Movement from the top down is still movement...

At the end of the day, I’d like to think of myself as a pragmatist. I have my own theories, my values, and my general concept of how things ought to be done, but my perspectives and beliefs are, as they should be with all of us, a means, not an end. I’m a Trotskyist (Anarcho-Trotskyist, if you want to get needlessly specific), but I’ll throw my weight behind whatever and whoever is actively and effectively working to advance the cause of freedom, equality, and justice. My support goes not to who I have ideological similarities with, but to those who are actually implementing Marxism, be it the Maoist-inspired Black Panther Party for Self-Defense (the old BPP- not the new one) or the unionization efforts made by various elements of the New Left.

So where am I now? Back to square one.

I haven’t changed my views on joining a party- I do feel that I ought to be networking and collaborating with other revolutionaries, but I am at a bit of a loss as to where to proceed from here. My other top choices for membership (ISO, Socialist Action) still have the same cons attached to them, and recent comments (and I am grateful for the comments) seem to indicate that both organizations have a lot less going for them than I initially thought.

So again my question is- where do I go from here? Any thoughts?

17 Responses to “The Life of the Party (Or, Back to Square One)”

  1. 1 CWest
    December 22, 2011 at 6:23 am

    Seems like a similar situation I’ve found myself stuck in. As a socialist I’ve considered and may still join the SPUSA, but it worries me exactly for the things you’ve stated. The problem seems to be there is no legitimate party in the US doing what we’re looking for. This is the consequence for how the country views Marxism. For a first political party I want to actually contribute too, would the SPUSA be worthwhile?

    • 2 trotskyite
      December 22, 2011 at 6:29 am

      You’d have to keep in mind that I spend the majority of my time in a very rural area- I can’t comment as to how you might be able to be involved in the SPUSA in more urbanized area. It’s your call, but if I were in your place, I’d probably try to work with an active, localized group like California’s Peace and Freedom Party or the Pacific Northwest’s Socialist Freedom Party. They’re small, but it might give you a chance to get involved in a way that SPUSA and the other major parties don’t offer.

  2. December 22, 2011 at 4:16 pm

    I’ve had a good experience with the ISO, but I’m in an urban environment. I was actually pretty surprised how close that party matched my specific views. The Socialist group at my high school sort of ostracized me for being too Marxist, but the ISO embraces the ideals of the Communist Manifesto pretty strongly. The one thing that sort of bothers me about that party is that every time there is a meeting on campus, there is someone there selling books from Haymarket books. I mean, the books themselves are interesting and I’m sure the publishers do good work, it just doesn’t seem like a good time to be doing that. But anyway, that’s my experience. I don’t know how they network with people outside the bubble.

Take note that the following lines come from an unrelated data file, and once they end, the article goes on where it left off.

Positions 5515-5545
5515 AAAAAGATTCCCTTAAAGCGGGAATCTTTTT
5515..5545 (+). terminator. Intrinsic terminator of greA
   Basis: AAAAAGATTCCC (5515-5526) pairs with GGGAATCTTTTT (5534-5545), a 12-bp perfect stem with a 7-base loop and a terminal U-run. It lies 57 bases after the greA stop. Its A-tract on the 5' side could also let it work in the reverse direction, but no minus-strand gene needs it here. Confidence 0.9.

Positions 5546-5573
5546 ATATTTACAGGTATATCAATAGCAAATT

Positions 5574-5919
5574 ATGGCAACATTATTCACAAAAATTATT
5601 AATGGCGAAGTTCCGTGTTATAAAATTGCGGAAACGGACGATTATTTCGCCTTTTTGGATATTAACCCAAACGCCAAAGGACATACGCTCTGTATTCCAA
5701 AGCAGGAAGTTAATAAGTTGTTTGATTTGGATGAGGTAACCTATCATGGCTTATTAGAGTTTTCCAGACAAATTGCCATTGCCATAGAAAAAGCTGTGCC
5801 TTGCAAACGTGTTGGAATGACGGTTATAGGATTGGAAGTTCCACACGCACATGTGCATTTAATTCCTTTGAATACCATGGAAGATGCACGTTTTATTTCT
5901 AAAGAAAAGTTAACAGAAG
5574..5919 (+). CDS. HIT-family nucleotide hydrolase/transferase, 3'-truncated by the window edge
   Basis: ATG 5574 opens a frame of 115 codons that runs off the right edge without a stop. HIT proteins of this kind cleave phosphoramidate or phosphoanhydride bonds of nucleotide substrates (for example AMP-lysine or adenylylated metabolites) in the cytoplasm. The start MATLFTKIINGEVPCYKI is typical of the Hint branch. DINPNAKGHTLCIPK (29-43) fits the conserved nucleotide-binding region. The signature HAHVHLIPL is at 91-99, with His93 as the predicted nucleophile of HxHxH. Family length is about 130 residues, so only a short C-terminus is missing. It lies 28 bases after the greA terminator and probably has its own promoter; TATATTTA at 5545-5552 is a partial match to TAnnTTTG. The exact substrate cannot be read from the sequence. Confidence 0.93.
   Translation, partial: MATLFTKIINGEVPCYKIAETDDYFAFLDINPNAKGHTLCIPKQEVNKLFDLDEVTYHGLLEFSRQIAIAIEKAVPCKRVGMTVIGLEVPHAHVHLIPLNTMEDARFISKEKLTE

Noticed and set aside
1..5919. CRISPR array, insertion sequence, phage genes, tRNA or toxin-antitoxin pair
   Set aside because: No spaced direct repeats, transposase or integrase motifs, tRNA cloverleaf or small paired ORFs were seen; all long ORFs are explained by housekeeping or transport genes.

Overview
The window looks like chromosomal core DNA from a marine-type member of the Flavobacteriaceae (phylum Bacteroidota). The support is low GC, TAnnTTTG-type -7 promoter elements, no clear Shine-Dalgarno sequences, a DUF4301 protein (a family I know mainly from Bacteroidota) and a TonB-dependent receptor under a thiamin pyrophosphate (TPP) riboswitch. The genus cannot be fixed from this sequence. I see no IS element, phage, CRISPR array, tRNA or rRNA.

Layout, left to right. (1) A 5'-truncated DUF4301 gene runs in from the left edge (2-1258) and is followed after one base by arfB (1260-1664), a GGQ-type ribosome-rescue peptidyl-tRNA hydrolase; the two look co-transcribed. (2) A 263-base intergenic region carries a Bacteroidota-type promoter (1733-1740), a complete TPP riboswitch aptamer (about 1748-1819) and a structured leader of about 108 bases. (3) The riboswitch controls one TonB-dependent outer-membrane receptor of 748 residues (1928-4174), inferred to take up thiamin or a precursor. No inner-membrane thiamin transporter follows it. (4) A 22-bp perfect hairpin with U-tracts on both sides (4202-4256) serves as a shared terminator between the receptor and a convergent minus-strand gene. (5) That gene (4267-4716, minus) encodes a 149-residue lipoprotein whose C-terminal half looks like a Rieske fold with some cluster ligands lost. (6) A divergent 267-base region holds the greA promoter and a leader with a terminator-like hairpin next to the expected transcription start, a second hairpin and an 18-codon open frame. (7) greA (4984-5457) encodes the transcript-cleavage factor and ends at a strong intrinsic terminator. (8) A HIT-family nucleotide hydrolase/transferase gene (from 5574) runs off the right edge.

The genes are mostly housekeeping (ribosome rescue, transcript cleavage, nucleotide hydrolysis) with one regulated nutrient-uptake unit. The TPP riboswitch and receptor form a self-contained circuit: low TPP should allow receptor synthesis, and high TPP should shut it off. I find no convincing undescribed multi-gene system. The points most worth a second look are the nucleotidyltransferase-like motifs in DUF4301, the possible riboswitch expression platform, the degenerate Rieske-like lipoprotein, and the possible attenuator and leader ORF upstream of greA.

3. 5 Young Marxist
    December 24, 2011 at 8:43 am

    If you ever get the chance, move to NYC and check out the ISO. I’ve been a member for over a year now. This is a serious organization and we need people’s talents, initiative, and dedication so that we can build that vision together. I know we have a branch out in Rochester and a couple of other upstate locations, not sure where but I know it’s listed on the main website, but NYC is ground zero for the movements right now. I hope you have better luck in finding what you’re looking for.

    In struggle and solidarity

    • 6 all right already
      May 27, 2012 at 2:34 am

      The ISO is not an org where one can use creativity as you are told what to do, how to do it by branch leadership. Selling propaganda papers? Hello, we are in the 21st century.

      If you do not “get in line” by “towing the line” you are out on your arse.

  4. 8 Thomas Lane
    February 5, 2012 at 3:04 pm

    Thank you comrade. I have the same experience. The American parties have become soft, bourgeois expressions of socialism. The Socialist Party USA IS comprised of donors. It is the only Socialist organization in my area that charges up to $500.00 for an annual membership. The Democratic Socialist Party and Communist Party USA are a phantom parties who collaborate with bougeois capitalists in the Democrat Party who impoverish the American wage earners, regardless of the amount of wages earned They do this through their marriage through the imperialist New Word Order and its oppressive banking monopoly. Even American trade unions are organizations that represent bourgeois interests. The RSP is creepy, and thet are Stalinist pigs. I do not advocate the violent overthrow of the US government, which has so many weapons of mass destruction at its disposal that we would be picked off one by one by drone attacks; that is suicide and it does not help to further the cause in the United States. I too am at a loss.